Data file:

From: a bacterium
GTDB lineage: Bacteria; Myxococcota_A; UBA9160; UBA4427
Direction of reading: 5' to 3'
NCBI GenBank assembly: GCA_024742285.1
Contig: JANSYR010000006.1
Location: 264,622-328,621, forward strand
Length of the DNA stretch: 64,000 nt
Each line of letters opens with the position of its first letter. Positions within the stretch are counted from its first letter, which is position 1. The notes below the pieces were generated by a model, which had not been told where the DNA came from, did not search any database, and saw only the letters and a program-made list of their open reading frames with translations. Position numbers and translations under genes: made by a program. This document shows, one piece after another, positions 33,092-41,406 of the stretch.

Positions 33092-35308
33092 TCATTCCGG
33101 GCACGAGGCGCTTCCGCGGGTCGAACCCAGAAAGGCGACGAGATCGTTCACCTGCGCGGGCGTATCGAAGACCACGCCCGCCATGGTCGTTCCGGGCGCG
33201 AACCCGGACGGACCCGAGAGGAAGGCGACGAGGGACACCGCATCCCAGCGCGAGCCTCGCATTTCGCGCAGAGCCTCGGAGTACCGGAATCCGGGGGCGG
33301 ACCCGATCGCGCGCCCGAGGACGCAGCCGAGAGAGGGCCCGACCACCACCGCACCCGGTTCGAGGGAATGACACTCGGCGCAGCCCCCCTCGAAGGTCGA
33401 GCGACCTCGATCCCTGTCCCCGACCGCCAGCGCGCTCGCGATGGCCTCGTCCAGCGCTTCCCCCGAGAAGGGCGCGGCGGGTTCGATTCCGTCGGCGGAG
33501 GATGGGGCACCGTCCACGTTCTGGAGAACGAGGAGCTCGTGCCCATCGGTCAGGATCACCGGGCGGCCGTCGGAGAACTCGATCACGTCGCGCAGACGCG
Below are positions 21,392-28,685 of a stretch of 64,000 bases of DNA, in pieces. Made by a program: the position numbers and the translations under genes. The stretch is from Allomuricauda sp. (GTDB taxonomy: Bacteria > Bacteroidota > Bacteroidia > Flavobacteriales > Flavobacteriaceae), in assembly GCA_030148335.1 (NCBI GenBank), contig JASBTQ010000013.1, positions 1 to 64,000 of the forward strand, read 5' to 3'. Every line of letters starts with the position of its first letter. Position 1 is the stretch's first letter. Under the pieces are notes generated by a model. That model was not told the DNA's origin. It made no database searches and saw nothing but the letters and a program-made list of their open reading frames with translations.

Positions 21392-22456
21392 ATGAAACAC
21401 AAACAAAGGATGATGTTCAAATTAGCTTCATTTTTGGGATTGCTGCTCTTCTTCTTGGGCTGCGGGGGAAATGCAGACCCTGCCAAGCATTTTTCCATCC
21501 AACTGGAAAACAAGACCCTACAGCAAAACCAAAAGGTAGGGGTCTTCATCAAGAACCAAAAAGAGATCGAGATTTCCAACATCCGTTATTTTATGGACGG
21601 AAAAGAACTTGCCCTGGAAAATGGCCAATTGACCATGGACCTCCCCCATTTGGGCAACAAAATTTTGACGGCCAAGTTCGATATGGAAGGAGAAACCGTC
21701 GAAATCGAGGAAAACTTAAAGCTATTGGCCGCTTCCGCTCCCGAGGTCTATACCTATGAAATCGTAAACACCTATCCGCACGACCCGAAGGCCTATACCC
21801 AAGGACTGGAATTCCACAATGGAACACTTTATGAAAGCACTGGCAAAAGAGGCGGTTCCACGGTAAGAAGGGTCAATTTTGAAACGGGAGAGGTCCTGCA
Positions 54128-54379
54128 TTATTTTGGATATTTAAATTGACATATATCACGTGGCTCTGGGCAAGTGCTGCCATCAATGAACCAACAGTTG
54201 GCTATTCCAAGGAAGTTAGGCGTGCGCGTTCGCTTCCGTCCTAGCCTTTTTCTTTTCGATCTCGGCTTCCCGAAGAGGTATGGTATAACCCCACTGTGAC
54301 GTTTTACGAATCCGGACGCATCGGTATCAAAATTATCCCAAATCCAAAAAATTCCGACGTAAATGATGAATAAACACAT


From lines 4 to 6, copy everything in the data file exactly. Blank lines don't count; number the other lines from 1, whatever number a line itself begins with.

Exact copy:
NCBI GenBank assembly: GCA_024742285.1
Contig: JANSYR010000006.1
Location: 264,622-328,621, forward strand